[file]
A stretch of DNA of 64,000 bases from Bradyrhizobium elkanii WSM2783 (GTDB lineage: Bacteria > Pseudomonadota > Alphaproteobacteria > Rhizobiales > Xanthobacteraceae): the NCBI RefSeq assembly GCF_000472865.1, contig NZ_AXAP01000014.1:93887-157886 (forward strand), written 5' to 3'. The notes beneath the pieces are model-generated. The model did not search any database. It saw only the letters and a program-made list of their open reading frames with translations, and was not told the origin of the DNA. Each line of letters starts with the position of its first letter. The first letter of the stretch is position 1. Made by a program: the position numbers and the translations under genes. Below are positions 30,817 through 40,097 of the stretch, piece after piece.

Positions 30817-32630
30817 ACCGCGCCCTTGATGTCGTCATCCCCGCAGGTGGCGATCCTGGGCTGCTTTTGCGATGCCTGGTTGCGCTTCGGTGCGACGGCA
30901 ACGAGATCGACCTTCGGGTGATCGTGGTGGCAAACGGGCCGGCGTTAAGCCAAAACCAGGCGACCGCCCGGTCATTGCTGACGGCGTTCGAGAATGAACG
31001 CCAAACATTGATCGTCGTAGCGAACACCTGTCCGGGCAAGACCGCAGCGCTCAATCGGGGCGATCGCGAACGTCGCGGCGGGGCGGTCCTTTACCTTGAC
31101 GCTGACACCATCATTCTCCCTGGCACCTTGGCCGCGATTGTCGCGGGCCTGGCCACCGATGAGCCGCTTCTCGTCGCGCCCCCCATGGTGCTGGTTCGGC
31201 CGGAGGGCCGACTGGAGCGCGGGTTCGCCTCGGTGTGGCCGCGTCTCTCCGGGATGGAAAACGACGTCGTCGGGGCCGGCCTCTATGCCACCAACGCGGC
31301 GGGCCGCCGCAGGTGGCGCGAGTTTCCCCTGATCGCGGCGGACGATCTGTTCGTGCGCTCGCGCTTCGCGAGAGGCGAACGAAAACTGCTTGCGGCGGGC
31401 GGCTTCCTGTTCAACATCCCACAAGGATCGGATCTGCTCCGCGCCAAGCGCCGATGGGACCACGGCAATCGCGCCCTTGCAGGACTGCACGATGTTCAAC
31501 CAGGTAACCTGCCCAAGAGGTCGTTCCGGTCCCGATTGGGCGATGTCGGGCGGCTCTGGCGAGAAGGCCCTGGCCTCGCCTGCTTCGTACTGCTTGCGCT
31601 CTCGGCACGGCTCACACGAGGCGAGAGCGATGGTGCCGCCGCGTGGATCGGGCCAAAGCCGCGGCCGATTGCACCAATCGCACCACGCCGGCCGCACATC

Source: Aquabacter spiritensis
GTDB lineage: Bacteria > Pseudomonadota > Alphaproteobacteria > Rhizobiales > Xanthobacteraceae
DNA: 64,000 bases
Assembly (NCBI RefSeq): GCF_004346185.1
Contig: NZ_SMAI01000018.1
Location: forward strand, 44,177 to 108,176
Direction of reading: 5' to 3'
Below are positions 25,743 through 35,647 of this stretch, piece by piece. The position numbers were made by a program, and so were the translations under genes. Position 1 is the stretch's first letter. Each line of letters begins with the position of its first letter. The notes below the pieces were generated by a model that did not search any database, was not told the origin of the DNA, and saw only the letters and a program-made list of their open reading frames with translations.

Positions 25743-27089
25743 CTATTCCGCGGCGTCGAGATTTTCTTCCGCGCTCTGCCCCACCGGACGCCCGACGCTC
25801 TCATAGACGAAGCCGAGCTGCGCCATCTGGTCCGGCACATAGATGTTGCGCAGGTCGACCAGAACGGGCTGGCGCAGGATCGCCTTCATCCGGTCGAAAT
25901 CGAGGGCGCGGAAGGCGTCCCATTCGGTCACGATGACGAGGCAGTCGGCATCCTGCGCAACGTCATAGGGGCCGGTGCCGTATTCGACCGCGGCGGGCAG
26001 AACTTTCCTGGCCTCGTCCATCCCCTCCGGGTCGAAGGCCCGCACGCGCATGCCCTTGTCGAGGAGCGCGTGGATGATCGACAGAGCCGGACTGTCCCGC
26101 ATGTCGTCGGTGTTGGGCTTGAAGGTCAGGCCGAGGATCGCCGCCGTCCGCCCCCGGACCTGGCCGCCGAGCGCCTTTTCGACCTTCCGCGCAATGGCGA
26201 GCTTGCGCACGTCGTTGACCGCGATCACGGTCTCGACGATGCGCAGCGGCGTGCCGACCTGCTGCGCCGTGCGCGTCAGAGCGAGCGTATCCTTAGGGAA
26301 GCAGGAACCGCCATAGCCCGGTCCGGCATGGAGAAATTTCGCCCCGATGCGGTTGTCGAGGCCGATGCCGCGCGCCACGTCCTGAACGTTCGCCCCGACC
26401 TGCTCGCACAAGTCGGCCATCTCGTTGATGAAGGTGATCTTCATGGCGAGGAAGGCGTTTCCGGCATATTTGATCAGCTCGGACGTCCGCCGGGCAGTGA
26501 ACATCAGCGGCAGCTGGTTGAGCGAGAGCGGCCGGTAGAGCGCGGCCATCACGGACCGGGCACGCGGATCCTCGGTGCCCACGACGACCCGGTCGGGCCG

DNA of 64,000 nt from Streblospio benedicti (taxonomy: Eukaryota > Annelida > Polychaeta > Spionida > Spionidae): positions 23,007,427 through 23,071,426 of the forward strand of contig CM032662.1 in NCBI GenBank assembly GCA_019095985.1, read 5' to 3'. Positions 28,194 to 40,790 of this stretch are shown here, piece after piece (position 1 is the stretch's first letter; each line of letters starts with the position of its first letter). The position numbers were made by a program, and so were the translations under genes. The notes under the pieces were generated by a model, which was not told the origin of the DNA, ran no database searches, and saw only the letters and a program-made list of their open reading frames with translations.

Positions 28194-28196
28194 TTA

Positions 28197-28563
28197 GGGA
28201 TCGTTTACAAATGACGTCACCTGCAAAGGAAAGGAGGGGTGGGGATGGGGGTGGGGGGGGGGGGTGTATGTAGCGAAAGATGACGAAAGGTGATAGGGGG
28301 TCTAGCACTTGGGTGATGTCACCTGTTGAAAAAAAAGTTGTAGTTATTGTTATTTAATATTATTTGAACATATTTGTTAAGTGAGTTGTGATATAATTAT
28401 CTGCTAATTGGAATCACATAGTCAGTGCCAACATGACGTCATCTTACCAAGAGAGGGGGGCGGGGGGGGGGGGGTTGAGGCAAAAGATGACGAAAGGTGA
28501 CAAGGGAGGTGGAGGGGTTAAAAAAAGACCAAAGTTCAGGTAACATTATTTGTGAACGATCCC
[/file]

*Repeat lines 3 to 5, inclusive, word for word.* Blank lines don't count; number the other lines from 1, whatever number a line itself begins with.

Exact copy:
30817 ACCGCGCCCTTGATGTCGTCATCCCCGCAGGTGGCGATCCTGGGCTGCTTTTGCGATGCCTGGTTGCGCTTCGGTGCGACGGCA
30901 ACGAGATCGACCTTCGGGTGATCGTGGTGGCAAACGGGCCGGCGTTAAGCCAAAACCAGGCGACCGCCCGGTCATTGCTGACGGCGTTCGAGAATGAACG
31001 CCAAACATTGATCGTCGTAGCGAACACCTGTCCGGGCAAGACCGCAGCGCTCAATCGGGGCGATCGCGAACGTCGCGGCGGGGCGGTCCTTTACCTTGAC